The biggest topic is generative AI

The top 20 countries/regions and their respective evaluation scores in this year's World Digital Government Ranking can be seen in the table below.

18th Waseda University World Digital Government Comprehensive Ranking 2023
Provided by Waseda University

The ranking survey report highlights the discussion on generative AI as the biggest topic for 2023 and summarizes instances of applying AI to administrative agencies of major countries.

In 2023, the global impact of COVID-19 has lessened, and the report shows that overall activity in the digital government sector has increased compared to the pre-pandemic era despite differences in levels across different sectors, such as the use of new technologies, hybrid digital government models that use both online and face-to-face interactions, and the widespread adoption of mobile government that uses mobile devices such as smartphones.

Furthermore, the report highlights an emphasis on administrative services among the top-ranked countries that contribute to efficiency, productivity improvements, and addressing digital disparities based on the experience of the COVID-19 pandemic. Government departments in various countries have made progress in learning from the digital transformation of the most digitally advanced countries and following their lead in reducing digital disparities.

When it comes to Japan, the report summarized its challenges and structural shortcomings and noted remaining issues regarding the role of the Digital Agency and the effectiveness of its authority as a command tower, as well as the adverse effects of the siloed administration of government agencies, delayed administrative digital transformation, and lack of speed.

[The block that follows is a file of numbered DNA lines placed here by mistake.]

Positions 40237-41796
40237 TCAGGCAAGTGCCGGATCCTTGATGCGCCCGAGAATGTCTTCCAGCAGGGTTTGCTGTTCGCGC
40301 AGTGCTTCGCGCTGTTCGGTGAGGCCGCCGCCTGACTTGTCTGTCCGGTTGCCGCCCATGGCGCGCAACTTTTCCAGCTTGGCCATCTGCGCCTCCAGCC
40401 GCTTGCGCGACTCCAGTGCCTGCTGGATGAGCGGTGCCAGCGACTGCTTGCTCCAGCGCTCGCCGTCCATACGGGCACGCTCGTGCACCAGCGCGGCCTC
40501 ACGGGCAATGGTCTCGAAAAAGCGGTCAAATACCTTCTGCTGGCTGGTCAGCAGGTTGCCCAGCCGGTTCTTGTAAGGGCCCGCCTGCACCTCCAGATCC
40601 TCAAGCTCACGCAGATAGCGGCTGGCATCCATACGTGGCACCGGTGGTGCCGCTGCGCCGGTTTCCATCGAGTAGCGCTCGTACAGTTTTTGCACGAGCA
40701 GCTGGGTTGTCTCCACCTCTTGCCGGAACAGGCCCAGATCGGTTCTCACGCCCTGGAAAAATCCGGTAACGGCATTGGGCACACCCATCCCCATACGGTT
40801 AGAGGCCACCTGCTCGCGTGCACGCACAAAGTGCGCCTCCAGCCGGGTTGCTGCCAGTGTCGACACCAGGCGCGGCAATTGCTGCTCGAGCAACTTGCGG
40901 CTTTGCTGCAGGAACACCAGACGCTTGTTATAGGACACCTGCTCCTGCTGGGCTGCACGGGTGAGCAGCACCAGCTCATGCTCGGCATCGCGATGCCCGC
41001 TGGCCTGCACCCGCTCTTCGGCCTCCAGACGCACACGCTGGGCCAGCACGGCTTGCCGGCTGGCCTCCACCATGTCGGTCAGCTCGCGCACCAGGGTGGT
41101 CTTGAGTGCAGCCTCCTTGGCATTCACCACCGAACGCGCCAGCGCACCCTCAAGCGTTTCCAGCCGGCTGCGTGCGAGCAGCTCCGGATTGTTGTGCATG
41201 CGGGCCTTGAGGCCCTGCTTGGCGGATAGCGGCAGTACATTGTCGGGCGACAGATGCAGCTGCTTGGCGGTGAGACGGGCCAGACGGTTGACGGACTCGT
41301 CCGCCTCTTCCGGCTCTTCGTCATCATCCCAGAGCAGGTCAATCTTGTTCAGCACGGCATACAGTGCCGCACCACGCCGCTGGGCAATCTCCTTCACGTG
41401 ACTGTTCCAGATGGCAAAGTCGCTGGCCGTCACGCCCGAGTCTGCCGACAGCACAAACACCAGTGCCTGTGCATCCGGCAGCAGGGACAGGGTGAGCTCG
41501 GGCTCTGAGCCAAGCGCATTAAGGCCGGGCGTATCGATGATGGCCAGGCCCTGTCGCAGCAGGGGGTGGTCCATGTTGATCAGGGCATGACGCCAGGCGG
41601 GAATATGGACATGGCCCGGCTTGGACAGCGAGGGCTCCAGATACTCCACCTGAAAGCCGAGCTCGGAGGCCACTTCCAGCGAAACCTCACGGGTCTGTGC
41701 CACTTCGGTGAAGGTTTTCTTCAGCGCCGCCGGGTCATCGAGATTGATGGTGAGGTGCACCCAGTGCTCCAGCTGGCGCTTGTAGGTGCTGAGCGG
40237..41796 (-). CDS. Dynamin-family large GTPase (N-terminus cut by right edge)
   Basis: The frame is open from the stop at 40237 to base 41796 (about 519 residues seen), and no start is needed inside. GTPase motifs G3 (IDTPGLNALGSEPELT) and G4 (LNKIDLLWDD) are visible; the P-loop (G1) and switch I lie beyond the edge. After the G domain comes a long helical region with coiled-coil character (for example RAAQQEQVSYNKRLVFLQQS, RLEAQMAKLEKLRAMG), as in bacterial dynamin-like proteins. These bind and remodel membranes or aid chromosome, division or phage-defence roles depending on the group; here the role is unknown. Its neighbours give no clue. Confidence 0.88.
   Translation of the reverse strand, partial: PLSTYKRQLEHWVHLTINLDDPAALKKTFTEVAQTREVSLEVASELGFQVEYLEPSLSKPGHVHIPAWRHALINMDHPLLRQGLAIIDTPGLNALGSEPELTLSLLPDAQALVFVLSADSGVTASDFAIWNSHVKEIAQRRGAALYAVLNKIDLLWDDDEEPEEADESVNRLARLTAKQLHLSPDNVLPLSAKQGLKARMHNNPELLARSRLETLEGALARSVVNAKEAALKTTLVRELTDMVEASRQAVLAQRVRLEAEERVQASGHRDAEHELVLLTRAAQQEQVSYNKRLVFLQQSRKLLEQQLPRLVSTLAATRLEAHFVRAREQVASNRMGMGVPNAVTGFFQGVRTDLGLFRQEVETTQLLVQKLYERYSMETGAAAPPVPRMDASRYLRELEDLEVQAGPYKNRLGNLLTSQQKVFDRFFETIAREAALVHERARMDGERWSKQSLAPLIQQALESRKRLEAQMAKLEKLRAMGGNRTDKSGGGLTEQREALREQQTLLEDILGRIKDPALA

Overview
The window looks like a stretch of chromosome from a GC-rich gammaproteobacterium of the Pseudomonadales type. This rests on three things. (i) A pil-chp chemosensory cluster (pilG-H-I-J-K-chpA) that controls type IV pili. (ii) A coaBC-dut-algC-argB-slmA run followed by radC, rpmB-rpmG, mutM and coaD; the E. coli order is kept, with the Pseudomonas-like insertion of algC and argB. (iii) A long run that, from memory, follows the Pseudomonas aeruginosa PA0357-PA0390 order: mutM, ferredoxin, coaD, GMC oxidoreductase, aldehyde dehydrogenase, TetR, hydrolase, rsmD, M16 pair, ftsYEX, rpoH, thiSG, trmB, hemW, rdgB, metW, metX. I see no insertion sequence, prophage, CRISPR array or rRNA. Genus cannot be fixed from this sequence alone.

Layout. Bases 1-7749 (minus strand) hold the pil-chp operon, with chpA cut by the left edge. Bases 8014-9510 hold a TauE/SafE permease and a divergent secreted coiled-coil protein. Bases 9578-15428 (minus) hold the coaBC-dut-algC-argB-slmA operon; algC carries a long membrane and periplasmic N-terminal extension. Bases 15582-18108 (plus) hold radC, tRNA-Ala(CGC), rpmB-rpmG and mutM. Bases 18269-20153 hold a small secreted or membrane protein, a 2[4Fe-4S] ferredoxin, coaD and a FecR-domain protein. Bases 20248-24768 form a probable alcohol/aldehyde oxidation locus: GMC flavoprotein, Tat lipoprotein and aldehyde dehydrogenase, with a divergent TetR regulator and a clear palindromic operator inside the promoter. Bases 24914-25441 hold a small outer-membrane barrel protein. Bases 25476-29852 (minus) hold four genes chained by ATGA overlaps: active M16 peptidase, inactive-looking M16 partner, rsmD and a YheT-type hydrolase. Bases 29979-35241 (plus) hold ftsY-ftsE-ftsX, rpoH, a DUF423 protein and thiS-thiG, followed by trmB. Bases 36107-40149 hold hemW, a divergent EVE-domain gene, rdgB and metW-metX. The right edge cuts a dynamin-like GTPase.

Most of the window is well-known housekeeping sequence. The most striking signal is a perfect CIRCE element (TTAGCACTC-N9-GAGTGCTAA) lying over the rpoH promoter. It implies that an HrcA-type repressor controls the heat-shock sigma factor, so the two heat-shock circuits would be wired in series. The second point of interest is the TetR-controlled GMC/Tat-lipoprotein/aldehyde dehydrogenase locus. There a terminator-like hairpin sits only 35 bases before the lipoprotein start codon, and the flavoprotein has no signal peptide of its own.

Furthermore, the following four items were proposed as top priorities for Japan's digital government:

(i) This report represents the culmination of 18 research and survey analyses, evaluating and analyzing valuable historical transitions derived from 18 years of time-series analysis and discussing the policies necessary to predict the future image (model) of a digital government from various perspectives.

The report strongly encourages learning from the historical lessons of the singularity event, in which steadily and rapidly growing AI will challenge human society.

(ii) In anticipation of a super-aging society facing a declining birthrate and population, what needs to be done now is to reduce administrative and fiscal costs and improve efficiency through public−private partnerships using digital technology and through the promotion of innovation, as well as to invest proactively and optimally in digital technology.

In other words, the comprehensive integration of the emerging digital society with the aging society requires the implementation of speedy administrative and fiscal reforms and citizen-centered one-stop administrative services, which are the founding principles of digital government.

(iii) The cornerstone of the digital innovation growth strategy in the post-COVID-19 era is not individual (partial) accumulation but rather the urgent formulation of a new comprehensive roadmap.

(iv) High-quality digital infrastructure is considered the core or backbone for the establishment of the "5th-generation digital government" proposed by the Institute, based on the development and proliferation of 5G/6G and the utilization of AI blockchain.

This article has been translated by JST with permission from The Science News Ltd. ( Unauthorized reproduction of the article and photographs is prohibited.